Jonathan admits to being worried by tension ahead of 2015 polls


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President Goodluck Jonathan has admitted to being worried by the rising political tension in the country as the 2015 general elections approach, and has vowed to use his influence as president and leader of the ruling Peoples’  Democratic Party to end them.

He made this statement on Thursday when he had a closed-door meeting with a delegation of the Nigerian Bar Association (NBA) led by its President, Mr. Okey Wali (SAN) and three of its past presidents at the Presidential Villa, Abuja.

According to a statement released by his Special Adviser on Media and Publicity, Dr. Reuben Abati, President Jonathan was quoted as saying that his intervention had become necessary because politicians’ excesses were unnecessarily overheating the polity ahead of the 2015 general elections.

While responding to the concerns raised by the NBA on political developments in the country, especially the happenings in Rivers State, the President said he would do all that was humanly possible to curb the rising political tension in the country, which he described as uncalled for.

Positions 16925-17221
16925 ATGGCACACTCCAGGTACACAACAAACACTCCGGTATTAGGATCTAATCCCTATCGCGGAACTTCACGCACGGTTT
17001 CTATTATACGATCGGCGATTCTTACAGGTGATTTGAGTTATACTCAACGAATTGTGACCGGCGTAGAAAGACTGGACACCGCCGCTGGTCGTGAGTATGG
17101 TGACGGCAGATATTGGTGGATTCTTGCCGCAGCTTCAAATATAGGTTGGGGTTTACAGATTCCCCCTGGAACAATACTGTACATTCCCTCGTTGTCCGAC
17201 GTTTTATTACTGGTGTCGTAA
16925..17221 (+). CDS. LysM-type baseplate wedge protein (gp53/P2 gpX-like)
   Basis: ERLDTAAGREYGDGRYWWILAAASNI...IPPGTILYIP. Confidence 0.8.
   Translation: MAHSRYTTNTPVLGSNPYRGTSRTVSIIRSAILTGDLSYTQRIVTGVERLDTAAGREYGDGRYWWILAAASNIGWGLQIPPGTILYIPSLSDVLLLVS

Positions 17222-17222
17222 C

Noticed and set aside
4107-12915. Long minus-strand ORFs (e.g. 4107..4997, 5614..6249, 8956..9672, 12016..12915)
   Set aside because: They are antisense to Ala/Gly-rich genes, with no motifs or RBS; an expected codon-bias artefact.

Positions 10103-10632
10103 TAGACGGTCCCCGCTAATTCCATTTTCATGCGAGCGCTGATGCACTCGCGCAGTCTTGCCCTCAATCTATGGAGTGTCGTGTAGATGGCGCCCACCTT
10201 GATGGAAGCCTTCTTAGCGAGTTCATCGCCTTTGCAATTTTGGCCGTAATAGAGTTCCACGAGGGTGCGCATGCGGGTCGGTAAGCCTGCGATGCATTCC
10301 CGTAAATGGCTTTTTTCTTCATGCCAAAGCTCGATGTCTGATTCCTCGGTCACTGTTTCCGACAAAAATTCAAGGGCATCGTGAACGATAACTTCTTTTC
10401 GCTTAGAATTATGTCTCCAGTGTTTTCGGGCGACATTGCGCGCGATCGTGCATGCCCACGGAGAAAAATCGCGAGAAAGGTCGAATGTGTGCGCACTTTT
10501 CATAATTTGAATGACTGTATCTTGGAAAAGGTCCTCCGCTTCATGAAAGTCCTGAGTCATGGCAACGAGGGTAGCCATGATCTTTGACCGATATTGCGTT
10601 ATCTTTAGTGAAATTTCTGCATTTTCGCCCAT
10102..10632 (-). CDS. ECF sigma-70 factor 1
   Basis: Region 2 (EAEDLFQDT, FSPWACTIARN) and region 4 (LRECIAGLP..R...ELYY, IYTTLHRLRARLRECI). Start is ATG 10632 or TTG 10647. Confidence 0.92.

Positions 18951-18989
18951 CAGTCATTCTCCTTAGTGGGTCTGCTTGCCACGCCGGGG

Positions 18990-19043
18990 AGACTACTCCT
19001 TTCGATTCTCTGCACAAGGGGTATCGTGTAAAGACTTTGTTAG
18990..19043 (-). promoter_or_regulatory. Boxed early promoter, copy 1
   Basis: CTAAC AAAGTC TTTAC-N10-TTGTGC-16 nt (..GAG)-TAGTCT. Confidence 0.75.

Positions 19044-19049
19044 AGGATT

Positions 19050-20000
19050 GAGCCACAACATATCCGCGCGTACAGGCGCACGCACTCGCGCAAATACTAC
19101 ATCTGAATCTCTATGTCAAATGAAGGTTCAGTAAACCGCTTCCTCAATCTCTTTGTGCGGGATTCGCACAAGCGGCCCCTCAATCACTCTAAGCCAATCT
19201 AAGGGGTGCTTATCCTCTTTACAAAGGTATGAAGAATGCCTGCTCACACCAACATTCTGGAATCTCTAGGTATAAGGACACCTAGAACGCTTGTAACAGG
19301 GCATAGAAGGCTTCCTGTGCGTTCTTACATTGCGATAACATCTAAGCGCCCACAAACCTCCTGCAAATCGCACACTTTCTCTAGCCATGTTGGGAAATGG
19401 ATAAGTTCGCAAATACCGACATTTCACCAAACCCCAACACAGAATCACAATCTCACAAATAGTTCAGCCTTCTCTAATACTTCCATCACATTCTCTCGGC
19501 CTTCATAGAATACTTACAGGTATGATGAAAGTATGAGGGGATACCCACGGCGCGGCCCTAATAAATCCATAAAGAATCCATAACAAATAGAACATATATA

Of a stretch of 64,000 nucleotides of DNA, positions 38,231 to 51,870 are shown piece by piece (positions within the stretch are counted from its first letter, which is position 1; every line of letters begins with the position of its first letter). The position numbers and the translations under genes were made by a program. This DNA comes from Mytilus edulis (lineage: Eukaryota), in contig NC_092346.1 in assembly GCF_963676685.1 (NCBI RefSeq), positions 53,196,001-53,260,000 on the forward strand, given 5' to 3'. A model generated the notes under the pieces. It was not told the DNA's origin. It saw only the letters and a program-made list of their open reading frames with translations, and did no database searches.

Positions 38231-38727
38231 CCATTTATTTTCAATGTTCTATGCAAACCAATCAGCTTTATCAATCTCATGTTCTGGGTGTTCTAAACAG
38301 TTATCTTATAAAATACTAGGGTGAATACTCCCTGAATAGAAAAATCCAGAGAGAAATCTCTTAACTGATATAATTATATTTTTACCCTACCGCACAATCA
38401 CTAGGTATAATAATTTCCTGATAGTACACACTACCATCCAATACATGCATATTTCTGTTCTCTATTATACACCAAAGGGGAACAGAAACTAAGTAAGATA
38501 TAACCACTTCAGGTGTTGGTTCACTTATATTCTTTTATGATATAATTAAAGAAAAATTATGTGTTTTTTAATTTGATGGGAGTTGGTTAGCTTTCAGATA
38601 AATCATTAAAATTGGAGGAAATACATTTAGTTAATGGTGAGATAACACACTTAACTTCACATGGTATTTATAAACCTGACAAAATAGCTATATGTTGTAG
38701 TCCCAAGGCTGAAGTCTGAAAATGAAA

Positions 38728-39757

He said, “The political tension in the country is mainly built around the 2015 elections, which should not be the case. It is quite disturbing. The year 2015 is still far off. I expect politicians to focus on the business of governance now. We must do what we were elected to do first. “We will do our best to curb the overheating of the polity.”

The President, who had been roundly criticised alongside his wife, Patience, as being behind the crisis in Rivers State, was also said to have told the NBA delegation that he had asked for a detailed brief on the security situation in the state.

He, therefore, assured the group that all necessary actions would be taken to ensure adherence to the rule of law and maintenance of law and order in the troubled state.

He also addressed other issues raised by the delegation and that said his administration was implementing the right policies, programmes and projects to accelerate economic development and boost employment in the country.

He called for “a little more patience” from Nigerians, saying that the results of the present administration’s efforts in areas, such as power supply, would become even more apparent in due course.

“In its address to the President delivered by Mr. Wali, the NBA conveyed its views on the state of the national economy, national security, the rule of law, independence of the judiciary, the anti-corruption crusade, elections and the electoral process as well as the ongoing review of the 1999 constitution.”

In an interview with State House correspondents shortly after the meeting, Wali said his association was greatly concerned about the negative developments in Rivers State, and had therefore called on Jonathan to do all within his powers to ensure that peace returns to the state.


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